The Return of the Alienist

James L. Knoll IV, MD


May 10, 2013

In This Article

The "Problem of the Dangerous Mentally Ill"

Despite the popular idea that persons are "railroaded" to asylums for various ulterior purposes, I know of but a few such cases.
-- Allan McLane Hamilton, Recollections of an Alienist, 1916 [1]

Have we made sufficient progress in psychiatry to withstand the current "national dialogues" and politicians' concerns about "the problem of the dangerous mentally ill"? Or have we somehow managed to slip backward, to a time when mental illness was seen as strange and alien? In those times, the persons responsible for treating individuals estranged from society were known as "alienists."[2,3]

We do not find ourselves in the 21st century with progressively liberated circumstances for persons suffering from serious mental illness. More than 10 years after "the decade of the brain," rather than removing the chains that Pinel only dreamed of, we have confined more people with severe mental illness in penal institutions than ever before. Simultaneously, society has managed to cultivate more fearful and negative beliefs about mental illness.

This article will explore the notion that attitudes and beliefs about mental healthcare have taken a regressive turn, such that we require greater social distance from, and alienation of, those suffering from mental illness, and have recasted the psychiatrist in the role of alienist.

Pure Fiction: The Contented Coercive Psychiatrist

Movies that portray psychiatrists in even a vaguely realistic manner are hard to find. Most portray us as power-hungry, twisted "Mesmers" who must be caught and punished. To an extent, this has been reflected in the way that society has decided to let us do our jobs: It is best that our hands be tied, and our judgment curtailed. But fear not -- the reality is that we are far too bogged down with the pretraumatic stress of diagnostic codes and Medicaid hassles to concoct any worthwhile mind-controlling schemes.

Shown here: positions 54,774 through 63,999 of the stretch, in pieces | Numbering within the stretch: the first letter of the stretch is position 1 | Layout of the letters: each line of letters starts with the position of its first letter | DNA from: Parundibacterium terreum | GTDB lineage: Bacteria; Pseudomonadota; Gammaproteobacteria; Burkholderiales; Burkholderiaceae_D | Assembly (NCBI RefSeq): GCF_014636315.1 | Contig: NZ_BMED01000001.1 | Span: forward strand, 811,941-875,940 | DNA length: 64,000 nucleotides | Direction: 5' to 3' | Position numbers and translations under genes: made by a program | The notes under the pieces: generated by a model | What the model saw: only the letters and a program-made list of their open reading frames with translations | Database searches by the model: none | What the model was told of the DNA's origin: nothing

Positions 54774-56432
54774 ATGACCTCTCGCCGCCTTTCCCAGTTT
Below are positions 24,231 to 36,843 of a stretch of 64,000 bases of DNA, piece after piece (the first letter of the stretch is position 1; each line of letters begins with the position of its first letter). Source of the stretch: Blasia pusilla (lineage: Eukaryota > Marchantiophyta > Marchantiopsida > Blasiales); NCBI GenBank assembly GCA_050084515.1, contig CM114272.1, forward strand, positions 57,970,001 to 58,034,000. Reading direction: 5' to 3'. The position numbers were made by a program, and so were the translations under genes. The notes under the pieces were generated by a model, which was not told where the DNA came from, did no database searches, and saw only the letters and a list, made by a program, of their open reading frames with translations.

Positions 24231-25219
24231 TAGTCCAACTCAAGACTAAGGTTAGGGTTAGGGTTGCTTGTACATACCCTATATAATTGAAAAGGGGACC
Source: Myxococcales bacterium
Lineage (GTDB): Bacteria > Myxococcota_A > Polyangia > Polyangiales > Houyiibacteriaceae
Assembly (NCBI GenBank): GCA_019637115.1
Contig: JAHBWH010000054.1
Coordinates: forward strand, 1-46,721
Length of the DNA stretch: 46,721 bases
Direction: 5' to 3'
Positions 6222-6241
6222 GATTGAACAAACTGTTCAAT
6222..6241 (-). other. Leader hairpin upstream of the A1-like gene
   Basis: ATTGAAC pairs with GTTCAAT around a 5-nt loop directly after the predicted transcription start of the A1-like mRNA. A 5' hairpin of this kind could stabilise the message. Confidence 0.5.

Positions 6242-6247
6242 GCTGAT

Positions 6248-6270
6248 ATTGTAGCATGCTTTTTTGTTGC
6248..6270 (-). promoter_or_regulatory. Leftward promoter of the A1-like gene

As deinstitutionalization was beginning to pick up steam, the US Supreme Court declared involuntary commitment to a psychiatric hospital a "massive curtailment of liberty" that required the protection of a due process hearing.[4] Of course, a physician in any field is able to enact an emergency detention (typically lasting no longer than 48-72 hours) when he or she believes that the patient represents an immediate danger to himself or others.

It is only after this initial emergency detention that formal civil commitment is considered. Here I would add that no psychiatrist I have ever known has derived the slightest degree of enjoyment from this process. To the contrary, it pains and agonizes us like no other duty we undertake. We abhor the idea of disrupting a patient's life, having a judge take away (even briefly) a patient's liberty, and testifying in court about a patient's private struggles. This route -- psychiatric treatment by court order -- is seen by psychiatrists as plodding, painful, and bereft of most of the art that makes the profession enjoyable. Nevertheless, we do it out of our obligation to a panoply of duties -- clinical, ethical and legal. But do we enjoy or look forward to it? One does not need a survey of psychiatrists to discover that we consider it one of the more loathsome clinical duties of our chosen field.

Most psychiatrists are familiar with the clinical aphorism that one of the highest therapeutic achievements is to assist and guide a patient to that unquantifiable and transcendent point at which they arrive at their own insights, their own relief from suffering, and their own lessening of incapacitation. Indeed, our supreme achievement would be to make ourselves -- eventually -- unnecessary. Fostering a dependent or otherwise interminable therapeutic relationship is acknowledged among competent psychiatrists as fundamentally problematic: It is unhelpful to the patient, as well as a signal that the psychiatrist must reevaluate his or her approach. This is because in such situations, it is likely that the patient's subjective experience has not been meaningfully appreciated and the psychiatrist has not adequately understood his or her own emotional reaction to the patient.[5]


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